Ebola vaccine tested on chimps could save wild apes
Thanks to new molecular diagnostics, scientists can pinpoint the cause of death for many endangered African apes, and quite often the finger points to virulent pathogens. Recent Ebola virus outbreaks, for example, have killed nearly a third of the world’s gorillas. Now researchers have tested an Ebola vaccine on a group of captive chimpanzees, and results from this clinical trial of sorts show a lot of promise for vaccinating apes in the wild.
Instead of live (and weakened) viruses, the vaccine uses noninfectious, virus-like particles — in particular, fragments of the protein coat that surrounds the virus. This trains the immune system to recognize and build up defenses against Ebola, but without the risk of infecting the animal. This experimental vaccine is being developed for humans, and it has previously been given to 80 macaques, who were then exposed to the virulent Zaire species of Ebola virus without serious health complications.
To evaluate whether it’s safe for wild apes, a team led by Peter Walsh from the University of Cambridge tested six chimps between the ages of 17 and 31 at the New Iberia Research Center in Louisiana. The team gave multiple doses of two vaccine formulations to the chimps over about two months and monitored them for at least 12 weeks. Pictured above, one of the captive chimpanzees.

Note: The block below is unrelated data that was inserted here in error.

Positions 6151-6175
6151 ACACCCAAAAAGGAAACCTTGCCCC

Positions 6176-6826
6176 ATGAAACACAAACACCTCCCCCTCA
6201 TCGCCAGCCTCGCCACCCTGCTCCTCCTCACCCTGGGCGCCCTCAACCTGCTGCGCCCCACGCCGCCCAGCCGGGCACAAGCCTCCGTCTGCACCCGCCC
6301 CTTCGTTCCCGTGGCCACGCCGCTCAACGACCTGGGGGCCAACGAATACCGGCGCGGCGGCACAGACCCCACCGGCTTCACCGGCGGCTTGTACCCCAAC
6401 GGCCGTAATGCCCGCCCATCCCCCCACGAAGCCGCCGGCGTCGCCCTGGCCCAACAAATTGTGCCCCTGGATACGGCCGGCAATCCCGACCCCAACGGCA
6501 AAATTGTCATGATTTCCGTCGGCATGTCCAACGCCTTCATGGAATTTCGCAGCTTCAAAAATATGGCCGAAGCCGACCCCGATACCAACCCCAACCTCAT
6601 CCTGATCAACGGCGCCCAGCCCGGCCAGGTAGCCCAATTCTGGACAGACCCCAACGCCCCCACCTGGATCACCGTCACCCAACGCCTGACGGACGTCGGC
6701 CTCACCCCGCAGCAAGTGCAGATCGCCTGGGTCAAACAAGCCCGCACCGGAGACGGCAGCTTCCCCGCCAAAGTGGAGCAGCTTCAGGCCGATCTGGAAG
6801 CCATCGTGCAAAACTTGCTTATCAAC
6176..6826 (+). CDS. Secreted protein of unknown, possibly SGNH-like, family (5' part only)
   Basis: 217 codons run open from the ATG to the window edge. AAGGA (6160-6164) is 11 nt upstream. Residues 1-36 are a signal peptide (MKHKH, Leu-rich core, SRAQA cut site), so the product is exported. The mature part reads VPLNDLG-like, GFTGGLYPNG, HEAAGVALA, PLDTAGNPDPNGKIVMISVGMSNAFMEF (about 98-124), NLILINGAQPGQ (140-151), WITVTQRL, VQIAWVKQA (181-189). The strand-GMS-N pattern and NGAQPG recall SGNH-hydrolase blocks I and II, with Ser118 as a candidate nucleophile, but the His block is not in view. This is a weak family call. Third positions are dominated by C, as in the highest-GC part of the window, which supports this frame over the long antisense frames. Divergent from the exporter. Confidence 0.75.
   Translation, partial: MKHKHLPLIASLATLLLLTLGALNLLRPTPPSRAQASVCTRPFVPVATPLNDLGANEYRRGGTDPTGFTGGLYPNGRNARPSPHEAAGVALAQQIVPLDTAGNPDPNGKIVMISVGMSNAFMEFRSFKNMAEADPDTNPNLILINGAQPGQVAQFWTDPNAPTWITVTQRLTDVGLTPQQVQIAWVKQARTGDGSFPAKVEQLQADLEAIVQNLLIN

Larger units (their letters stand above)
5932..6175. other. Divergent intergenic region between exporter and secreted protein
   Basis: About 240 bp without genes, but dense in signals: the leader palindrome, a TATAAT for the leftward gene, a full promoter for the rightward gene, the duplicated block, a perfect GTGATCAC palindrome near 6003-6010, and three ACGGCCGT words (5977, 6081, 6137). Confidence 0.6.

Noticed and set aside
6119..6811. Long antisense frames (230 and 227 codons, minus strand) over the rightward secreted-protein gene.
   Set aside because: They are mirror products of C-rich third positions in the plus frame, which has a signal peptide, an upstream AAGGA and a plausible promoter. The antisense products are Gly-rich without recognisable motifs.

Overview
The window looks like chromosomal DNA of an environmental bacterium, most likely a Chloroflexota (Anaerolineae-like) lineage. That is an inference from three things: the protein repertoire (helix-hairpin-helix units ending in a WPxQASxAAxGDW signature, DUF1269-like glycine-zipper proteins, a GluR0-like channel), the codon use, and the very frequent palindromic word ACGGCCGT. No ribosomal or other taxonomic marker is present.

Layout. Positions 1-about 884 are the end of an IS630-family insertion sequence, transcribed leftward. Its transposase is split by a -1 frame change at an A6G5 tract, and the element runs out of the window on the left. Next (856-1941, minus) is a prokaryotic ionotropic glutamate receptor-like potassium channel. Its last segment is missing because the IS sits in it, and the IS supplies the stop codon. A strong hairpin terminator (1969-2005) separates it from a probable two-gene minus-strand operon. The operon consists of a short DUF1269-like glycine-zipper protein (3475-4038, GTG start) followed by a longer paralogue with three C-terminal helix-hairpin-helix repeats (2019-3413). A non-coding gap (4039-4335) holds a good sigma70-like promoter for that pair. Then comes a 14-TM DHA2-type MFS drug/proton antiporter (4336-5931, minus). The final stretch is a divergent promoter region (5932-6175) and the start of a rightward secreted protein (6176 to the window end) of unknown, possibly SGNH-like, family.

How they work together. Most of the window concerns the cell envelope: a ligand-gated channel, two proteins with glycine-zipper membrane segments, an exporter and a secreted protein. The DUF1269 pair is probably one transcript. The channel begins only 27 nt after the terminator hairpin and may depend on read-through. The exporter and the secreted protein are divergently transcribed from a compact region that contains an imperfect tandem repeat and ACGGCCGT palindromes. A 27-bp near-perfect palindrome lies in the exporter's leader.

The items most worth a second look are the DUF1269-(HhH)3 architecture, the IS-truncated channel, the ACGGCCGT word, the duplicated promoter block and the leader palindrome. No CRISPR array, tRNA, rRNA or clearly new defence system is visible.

Vaccinated chimps maintained normal weight, blood chemistry, and blood cell count, and they showed no symptoms of an Ebola infection. Furthermore, the chimps, who were never exposed to the virus, developed a strong immune response similar to that of the macaques who survived exposure. The team detected Ebola antibodies as early as two weeks after the first dose for some chimps and within two weeks of the second vaccination for all of them. Then the researchers transferred those antibodies to mice who were exposed to the virus. Mouse survival rates rose from zero to between 30% and 60%, depending on the formulation.
Licensing human vaccines is so expensive that only a few make it to market, leaving behind a large pool of experimental vaccines with excellent results in non-human primate trials. This study shows how even modestly funded researchers could co-opt those orphan vaccines, adapting them as conservation tools that could stave off wild ape extinction. — Janet Fang | 29 May 2014
Source: Warfield, K.L. et al. Vaccinating captive chimpanzees to save wild chimpanzees, Proceedings of the National Academy of Sciences (2014). doi/10.1073/pnas.1316902111
Image: Jeremy Breaux (New Iberia Research Council, New Iberia, LA)
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